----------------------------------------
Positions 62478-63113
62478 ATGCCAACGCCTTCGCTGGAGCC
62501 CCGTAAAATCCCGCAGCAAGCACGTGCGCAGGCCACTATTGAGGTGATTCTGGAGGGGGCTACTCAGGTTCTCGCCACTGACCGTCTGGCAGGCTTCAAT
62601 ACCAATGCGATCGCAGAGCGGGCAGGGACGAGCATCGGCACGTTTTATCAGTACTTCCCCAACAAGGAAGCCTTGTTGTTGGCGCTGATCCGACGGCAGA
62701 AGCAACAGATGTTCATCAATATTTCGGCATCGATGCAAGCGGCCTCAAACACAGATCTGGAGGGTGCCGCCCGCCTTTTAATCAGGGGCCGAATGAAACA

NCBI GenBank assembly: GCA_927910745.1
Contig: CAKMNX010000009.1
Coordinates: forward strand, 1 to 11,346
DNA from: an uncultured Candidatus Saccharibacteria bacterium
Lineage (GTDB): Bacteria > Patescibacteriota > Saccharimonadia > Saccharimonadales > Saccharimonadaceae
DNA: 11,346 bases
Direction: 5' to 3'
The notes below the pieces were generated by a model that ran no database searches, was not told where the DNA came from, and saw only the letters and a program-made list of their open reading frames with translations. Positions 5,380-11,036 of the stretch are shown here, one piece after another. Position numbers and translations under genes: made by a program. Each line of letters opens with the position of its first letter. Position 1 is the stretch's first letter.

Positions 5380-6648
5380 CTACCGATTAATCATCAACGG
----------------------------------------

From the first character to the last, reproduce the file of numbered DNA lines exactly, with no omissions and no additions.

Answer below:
Positions 62478-63113
62478 ATGCCAACGCCTTCGCTGGAGCC
62501 CCGTAAAATCCCGCAGCAAGCACGTGCGCAGGCCACTATTGAGGTGATTCTGGAGGGGGCTACTCAGGTTCTCGCCACTGACCGTCTGGCAGGCTTCAAT
62601 ACCAATGCGATCGCAGAGCGGGCAGGGACGAGCATCGGCACGTTTTATCAGTACTTCCCCAACAAGGAAGCCTTGTTGTTGGCGCTGATCCGACGGCAGA
62701 AGCAACAGATGTTCATCAATATTTCGGCATCGATGCAAGCGGCCTCAAACACAGATCTGGAGGGTGCCGCCCGCCTTTTAATCAGGGGCCGAATGAAACA

NCBI GenBank assembly: GCA_927910745.1
Contig: CAKMNX010000009.1
Coordinates: forward strand, 1 to 11,346
DNA from: an uncultured Candidatus Saccharibacteria bacterium
Lineage (GTDB): Bacteria > Patescibacteriota > Saccharimonadia > Saccharimonadales > Saccharimonadaceae
DNA: 11,346 bases
Direction: 5' to 3'
The notes below the pieces were generated by a model that ran no database searches, was not told where the DNA came from, and saw only the letters and a program-made list of their open reading frames with translations. Positions 5,380-11,036 of the stretch are shown here, one piece after another. Position numbers and translations under genes: made by a program. Each line of letters opens with the position of its first letter. Position 1 is the stretch's first letter.

Positions 5380-6648
5380 CTACCGATTAATCATCAACGG